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aged care

Stocktake on commonwealth-funded aged care activities

Minister Susan Ley
Minister Susan Ley

Dec. 12 – More-than-half of all taxpayer-funded aged care workforce programmes have never had their performance reviewed or evaluated, leading to questions as to whether they are achieving “significant and lasting impact on aged care workforce activities”, a new stocktake has found.

Minister for Aged Care Sussan Ley and Assistant Minister for Health Ken Wyatt today released the Stocktake and Analysis of Commonwealth-funded Aged Care Workforce Activities report.

Ms Ley said the stocktake had been a positive exercise in helping better inform Government about how to ensure “every dollar spent is a dollar invested in improving quality care for older people and their carers, not simply unproductive programmes and bureaucracy”.

“A key objective of the Stocktake was to highlight areas of duplication or gaps in the Government’s approach and identify synergies between the aged care, disability and health workforces,” Ms Ley said.

“This report raises questions about inefficiencies and duplication in the system, particularly in more-costly programmes, as well as a clear lack of checks and balances in place to ensure programmes are actually delivering what they promise.

“It also raises the prospect that the programmes and resources needed to help fill skill gaps and shortages are already available, there just needs to be better communication around how to access them.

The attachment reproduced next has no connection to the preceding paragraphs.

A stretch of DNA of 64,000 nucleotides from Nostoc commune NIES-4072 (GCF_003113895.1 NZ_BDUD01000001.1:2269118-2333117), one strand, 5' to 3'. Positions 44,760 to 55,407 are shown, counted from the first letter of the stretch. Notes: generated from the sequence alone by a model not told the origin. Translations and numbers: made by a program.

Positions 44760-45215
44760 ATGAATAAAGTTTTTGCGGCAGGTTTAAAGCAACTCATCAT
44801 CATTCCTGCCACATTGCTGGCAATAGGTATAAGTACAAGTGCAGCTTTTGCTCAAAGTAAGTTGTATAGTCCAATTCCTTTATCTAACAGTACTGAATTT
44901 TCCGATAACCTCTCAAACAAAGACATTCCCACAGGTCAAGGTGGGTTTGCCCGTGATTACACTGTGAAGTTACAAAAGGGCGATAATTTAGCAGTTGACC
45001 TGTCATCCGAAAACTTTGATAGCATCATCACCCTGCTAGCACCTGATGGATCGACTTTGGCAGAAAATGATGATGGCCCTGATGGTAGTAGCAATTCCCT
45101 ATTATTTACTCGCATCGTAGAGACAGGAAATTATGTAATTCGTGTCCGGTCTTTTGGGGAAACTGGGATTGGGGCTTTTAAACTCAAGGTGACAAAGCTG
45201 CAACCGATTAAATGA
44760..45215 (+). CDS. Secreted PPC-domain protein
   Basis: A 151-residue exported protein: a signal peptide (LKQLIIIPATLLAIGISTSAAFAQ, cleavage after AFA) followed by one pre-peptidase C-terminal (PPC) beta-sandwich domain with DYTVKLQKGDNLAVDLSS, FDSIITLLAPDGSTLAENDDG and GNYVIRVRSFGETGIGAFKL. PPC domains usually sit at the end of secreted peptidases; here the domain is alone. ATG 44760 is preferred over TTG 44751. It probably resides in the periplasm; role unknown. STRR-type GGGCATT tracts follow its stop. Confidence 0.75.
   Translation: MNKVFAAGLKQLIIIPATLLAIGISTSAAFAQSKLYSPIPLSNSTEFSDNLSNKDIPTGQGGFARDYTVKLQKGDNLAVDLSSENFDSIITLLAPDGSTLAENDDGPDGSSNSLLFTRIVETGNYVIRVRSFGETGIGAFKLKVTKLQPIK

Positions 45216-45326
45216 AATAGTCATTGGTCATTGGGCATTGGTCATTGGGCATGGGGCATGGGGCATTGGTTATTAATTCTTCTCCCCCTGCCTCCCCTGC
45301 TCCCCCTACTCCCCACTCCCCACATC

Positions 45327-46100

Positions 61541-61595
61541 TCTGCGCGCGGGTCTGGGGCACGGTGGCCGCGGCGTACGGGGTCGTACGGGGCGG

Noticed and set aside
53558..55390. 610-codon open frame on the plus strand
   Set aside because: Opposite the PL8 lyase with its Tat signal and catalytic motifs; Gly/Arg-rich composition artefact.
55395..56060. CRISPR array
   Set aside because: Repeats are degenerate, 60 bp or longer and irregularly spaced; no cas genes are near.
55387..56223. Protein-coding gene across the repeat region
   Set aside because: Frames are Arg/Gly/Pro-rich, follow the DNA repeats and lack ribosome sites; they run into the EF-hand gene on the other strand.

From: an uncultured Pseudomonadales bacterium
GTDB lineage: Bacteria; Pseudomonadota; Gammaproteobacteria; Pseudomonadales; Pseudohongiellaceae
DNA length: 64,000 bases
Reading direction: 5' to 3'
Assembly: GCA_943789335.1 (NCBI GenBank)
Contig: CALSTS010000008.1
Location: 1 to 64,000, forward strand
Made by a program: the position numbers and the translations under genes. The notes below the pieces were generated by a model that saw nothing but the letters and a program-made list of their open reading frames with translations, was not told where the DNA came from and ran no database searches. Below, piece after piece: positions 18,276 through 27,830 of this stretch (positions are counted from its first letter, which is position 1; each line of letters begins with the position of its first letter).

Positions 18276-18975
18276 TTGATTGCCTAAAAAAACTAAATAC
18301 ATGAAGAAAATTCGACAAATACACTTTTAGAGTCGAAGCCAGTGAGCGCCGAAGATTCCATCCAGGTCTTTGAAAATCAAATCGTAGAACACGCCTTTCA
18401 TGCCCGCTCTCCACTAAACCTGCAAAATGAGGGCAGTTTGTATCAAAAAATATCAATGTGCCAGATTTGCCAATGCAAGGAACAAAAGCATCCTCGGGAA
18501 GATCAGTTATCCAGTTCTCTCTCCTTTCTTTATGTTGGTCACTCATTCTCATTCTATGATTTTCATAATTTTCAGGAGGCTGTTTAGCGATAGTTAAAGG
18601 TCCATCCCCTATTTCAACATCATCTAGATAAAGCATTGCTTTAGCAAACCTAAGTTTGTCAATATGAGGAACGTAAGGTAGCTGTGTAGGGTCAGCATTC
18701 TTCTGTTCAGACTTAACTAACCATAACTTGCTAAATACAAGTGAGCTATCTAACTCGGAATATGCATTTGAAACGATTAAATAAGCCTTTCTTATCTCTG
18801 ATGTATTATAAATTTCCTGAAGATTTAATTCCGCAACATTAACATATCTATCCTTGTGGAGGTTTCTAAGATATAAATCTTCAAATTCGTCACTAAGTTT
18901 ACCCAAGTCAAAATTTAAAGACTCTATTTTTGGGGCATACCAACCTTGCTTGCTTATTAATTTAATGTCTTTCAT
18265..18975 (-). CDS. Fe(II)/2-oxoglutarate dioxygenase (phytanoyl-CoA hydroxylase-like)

“We want to ensure the $220m over the 4 years from 2015/2016 that taxpayers are investing in improving workforce development in the aged care sector is delivering better quality care for older Australians and this stocktake is an important step towards achieving that.”

The stocktake was undertaken as part of the Government’s 2014 Budget commitment to ensure aged care workforce programmes were delivering value for money following the return of $1.5 billion back to providers’ basic subsidy.

Assistant Minister for Health Ken Wyatt said workforce development was something constantly raised with him by aged-care providers.

“There’s broad recognition that quality workforce training and development is essential in the aged care sector,” Mr Wyatt said.

“But there’s also acknowledgement in the sector the current funding system is clunky and therefore not always supporting the best outcomes for older Australians.

“The Commonwealth provides 65 per cent of all aged care funding in Australia and this is something we want to get right for current and future generations.”

An Aged Care Workforce Advisory Group – a sub-group of the Aged Care Sector Committee – was established to provide advice on the Stocktake. Minister Ley noted the Stocktake found 54 Australian Government funded activities were identified, which supported the aged care workforce between 2011-12 and 2013-14.

Workforce training and education is a shared responsibility between the government and industry, as providers have obligations under the Aged Care Act 1997 to ensure there are adequate numbers of appropriately skilled staff to meet the individual care needs of residents.

The Stocktake acknowledged that the industry is also supported by mainstream cross-sector activities such as through the Vocational Education and Training sector. The Stocktake can be found here: